Caring for your horses feet

Have a farrier trim the hooves every 6-8 weeks to prevent them chipping or becoming too long and uncomfortable for the horse. Shoes are only needed if the horse is to be ridden on hard or rocky ground. 



Laminitis is a painful condition of the laminae (the soft tissue) which separates the pedal bone and the hoof wall. This condition is most common in the front feet, but can occur in the hind limbs as well.

There are three stages of development of laminitis

1. Developmental - symptoms at this stage are often subtle and difficult to notice.

2. Acute - signs of discomfort become more apparent at this stage, including:

  • increased hoof temperature

  • difficulty getting up

  • excessive time spent lying down

  • reluctance to move

  • shifting weight between limbs

  • lameness

3. Chronic

  • rings on the surface of affected hooves

  • the hoof wall takes on a dish/slipper shape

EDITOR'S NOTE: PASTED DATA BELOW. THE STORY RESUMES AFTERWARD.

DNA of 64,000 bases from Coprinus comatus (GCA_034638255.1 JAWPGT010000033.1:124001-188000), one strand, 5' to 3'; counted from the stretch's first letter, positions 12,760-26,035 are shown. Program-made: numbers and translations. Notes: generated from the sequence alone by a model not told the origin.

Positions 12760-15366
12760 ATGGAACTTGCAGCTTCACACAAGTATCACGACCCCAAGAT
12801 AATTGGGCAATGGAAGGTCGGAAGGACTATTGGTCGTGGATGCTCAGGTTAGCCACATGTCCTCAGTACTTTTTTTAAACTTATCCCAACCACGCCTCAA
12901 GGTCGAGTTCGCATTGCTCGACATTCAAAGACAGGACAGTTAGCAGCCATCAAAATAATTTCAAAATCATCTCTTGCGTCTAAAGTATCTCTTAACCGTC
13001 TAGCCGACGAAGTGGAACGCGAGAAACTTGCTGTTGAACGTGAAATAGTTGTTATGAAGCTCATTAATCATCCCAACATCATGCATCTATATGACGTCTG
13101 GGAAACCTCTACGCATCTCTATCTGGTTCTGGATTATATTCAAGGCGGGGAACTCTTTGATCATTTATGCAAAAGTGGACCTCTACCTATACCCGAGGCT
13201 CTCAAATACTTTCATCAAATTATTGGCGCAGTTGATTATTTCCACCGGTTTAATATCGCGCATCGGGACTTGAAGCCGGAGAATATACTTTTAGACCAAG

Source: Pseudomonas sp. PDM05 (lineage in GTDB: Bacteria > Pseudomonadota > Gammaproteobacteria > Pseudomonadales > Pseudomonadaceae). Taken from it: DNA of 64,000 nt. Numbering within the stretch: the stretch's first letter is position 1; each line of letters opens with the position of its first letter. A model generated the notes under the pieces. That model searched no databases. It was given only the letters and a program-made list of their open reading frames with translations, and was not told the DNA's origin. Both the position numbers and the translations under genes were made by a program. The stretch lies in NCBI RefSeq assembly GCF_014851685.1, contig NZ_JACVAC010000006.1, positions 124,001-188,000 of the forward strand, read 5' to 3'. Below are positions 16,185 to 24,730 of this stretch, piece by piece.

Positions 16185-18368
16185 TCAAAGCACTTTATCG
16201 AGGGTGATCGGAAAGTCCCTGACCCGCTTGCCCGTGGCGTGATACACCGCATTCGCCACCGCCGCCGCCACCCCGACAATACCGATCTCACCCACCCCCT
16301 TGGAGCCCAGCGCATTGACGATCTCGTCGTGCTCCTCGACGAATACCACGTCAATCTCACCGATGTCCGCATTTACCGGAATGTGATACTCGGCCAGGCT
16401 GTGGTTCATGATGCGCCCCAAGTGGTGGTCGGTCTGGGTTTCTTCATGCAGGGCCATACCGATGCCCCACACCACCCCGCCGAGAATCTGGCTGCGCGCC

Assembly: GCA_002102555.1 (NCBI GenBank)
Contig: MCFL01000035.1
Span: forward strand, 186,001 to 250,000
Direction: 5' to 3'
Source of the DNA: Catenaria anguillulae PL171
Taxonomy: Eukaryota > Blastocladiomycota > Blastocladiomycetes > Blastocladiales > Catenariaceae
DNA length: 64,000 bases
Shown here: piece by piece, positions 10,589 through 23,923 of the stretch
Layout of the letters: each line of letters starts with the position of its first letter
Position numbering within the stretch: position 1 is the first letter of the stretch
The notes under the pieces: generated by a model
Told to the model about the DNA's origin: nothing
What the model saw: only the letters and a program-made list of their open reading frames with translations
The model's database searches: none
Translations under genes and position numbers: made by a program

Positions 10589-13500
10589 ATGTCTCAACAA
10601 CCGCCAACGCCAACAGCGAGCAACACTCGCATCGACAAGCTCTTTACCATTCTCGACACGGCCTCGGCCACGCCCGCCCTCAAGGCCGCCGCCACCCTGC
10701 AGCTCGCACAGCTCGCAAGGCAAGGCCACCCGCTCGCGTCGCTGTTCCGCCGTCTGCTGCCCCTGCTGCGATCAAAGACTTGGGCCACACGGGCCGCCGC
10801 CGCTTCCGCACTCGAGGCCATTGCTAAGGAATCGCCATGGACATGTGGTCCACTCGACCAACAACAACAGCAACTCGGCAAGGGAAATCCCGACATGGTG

• Where the pedal bone has rotated in the hoof, there is a bulge in the sole corresponding to the rotated bone

  • Restricted movement of the front legs, and weight shift to the back legs

Prevention of laminitis

  • avoid overfeeding

  • avoid feeding grain and sugary treats

  • for horses or ponies prone to weight gain, manage their grazing time by limiting access to lush pasture or stabling for part of the day

  • Ensure hooves are regularly maintained by a farrier

  • regularly exercise your horse or pony

  • poor condition or illness can predispose laminitis - ensure you maintain good health management of your horse, including vaccinations and worming